Conflicting claims on the literary heritage of Kazuo Ishiguro cannot be resolved when his books are the expression of a transnational literature that does not fully ‘belong’ anywhere, writes Rebecca Suter
On October 5, 2017, the Swedish Academy announced that Kazuo Ishiguro was awarded the Nobel Prize for Literature. In reporting the news, The Japan Times hailed Ishiguro as ‘the third Japan-born winner of the Nobel Prize in literature, following Yasunari Kawabata in 1968 and Kenzaburo Oe in 1994’.
We may smile at the not-too-subtle attempt to claim this as a success for Japanese literature. Especially in light of the fact that one of Japan’s most renowned contemporary writers, Murakami Haruki, had been listed among the favourite candidates, but failed to win the prize for the third year in a row.
The British press seems just as eager to claim Ishiguro’s literary heritage. One hundred per cent. The Independent reports that ‘spending most of his life in the UK, the 62-year-old has dismissed comparisons to other Japanese authors’.
While amusing, these responses by the press also prompt us to reflect on Ishiguro’s complex cultural belonging, and the way in which it informs his literature.
Body of work
The Nobel Prize announcement caught many by surprise. Ishiguro had not been mentioned among the favourites in the preceding weeks. So far, he was best known for two novels. The Remains of the Day (1989) that won the Man Booker Prize and was turned into a film starring Anthony Hopkins and Emma Thompson in 1993, and Never Let Me Go (2005), also turned into a movie, starring Carey Mulligan, Andrew Garfield and Keira Knightley, in 2010.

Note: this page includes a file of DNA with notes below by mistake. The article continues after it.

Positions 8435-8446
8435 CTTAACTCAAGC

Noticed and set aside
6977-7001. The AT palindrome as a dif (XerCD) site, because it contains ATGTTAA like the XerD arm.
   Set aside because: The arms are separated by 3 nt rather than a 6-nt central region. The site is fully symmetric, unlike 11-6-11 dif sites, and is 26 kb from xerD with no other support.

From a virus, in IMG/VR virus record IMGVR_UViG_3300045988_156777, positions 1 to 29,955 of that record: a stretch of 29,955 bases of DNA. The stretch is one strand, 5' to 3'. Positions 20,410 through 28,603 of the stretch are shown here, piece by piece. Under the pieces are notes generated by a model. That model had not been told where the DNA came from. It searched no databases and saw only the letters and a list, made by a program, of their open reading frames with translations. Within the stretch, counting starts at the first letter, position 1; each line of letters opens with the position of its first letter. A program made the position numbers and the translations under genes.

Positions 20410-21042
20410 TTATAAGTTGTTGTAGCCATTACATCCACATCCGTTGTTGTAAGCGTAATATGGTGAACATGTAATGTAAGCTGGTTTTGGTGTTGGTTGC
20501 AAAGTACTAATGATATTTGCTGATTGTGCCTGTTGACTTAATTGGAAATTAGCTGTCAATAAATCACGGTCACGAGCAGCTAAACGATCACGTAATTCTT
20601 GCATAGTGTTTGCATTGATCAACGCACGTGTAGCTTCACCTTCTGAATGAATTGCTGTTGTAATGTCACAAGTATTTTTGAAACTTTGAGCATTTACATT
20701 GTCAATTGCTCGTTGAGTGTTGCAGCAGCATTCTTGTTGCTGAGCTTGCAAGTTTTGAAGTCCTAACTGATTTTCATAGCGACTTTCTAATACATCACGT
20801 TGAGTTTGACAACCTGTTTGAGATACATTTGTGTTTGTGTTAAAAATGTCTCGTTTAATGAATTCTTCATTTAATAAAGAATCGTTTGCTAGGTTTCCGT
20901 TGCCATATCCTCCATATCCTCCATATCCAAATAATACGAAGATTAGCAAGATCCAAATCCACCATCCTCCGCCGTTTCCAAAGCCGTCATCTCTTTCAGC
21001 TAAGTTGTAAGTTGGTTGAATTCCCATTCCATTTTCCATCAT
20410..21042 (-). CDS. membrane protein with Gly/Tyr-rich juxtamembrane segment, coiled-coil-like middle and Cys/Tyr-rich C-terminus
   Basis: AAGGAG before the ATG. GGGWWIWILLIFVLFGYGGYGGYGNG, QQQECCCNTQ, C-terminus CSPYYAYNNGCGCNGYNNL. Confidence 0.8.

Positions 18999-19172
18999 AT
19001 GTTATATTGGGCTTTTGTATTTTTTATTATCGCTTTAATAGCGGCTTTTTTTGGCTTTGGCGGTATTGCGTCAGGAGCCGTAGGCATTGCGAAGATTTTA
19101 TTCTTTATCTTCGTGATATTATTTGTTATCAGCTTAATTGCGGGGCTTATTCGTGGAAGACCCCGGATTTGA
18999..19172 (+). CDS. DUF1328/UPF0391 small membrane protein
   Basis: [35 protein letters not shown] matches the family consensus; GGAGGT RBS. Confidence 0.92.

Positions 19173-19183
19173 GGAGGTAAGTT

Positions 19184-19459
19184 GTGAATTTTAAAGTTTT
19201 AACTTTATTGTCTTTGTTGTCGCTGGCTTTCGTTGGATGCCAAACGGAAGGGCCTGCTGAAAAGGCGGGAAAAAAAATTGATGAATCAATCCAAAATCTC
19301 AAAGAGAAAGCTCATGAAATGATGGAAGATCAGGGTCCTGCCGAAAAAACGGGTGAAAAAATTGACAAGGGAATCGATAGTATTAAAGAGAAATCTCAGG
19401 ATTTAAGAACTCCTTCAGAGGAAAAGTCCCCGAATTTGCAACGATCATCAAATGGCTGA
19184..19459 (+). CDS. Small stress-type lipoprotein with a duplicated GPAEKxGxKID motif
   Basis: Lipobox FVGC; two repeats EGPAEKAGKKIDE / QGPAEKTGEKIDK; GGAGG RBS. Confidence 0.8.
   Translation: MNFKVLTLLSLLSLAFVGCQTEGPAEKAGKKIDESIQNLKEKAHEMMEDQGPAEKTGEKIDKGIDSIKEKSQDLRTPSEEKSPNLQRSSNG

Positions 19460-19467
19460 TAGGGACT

Both novels are set in England and feature iconic British settings and characters: a butler in an aristocratic English country house and a group of children in a boarding school, respectively.
A career built on playing with, and often defying, expectations about his ethnicity
Ishiguro’s first two novels, on the other hand, both feature Japanese protagonists and settings.
Ishiguro’s whole career has been built on playing with, and often defying, reader and critic expectations about his ethnicity. Moreover, the author has used this subversion of cultural stereotypes to produce specific narrative effects in his works.
Ishiguro was indeed, as the Japan Times reminds us, born in Japan. Nagasaki to be specific.
He moved to England at the age of five when his father, an oceanographer, was invited to participate in a British government research project. It was originally meant to be a temporary stay, but the family kept extending it indefinitely.
As a result, Ishiguro spoke Japanese at home and grew up reading Japanese books and magazines, thinking of Japan as his homeland, and living with the expectation that he would soon return to Japan. This state of temporary exile and the experience of growing up between two cultures lie at the core of the narrative strategies deployed in his first novels.
A Pale View of Hills (1982) is structured like a series of recollections by Etsuko, a Japanese woman who migrated to the UK in the 1950s. During the course of a week-long visit by Niki, her daughter, Etsuko reminisces about her life in Nagasaki in the immediate aftermath of the Second World War, as well as her present life in a small town in England.
In the Nagasaki sections of the novel, the Japanese character of the setting is constantly highlighted: fusuma partitions ‘slide open’ every moment, characters constantly step up and down from tatami mats in the entrance hall of homes, and use chopsticks and bowls when eating.
A play with expectations of ‘Japanese-ness’
This stylistic choice clearly characterises the novel as English, or at least not Japanese. In a Japanese novel, common actions like stepping up and down the tatami or taking one’s shoes off when entering a room are usually taken for granted and not described.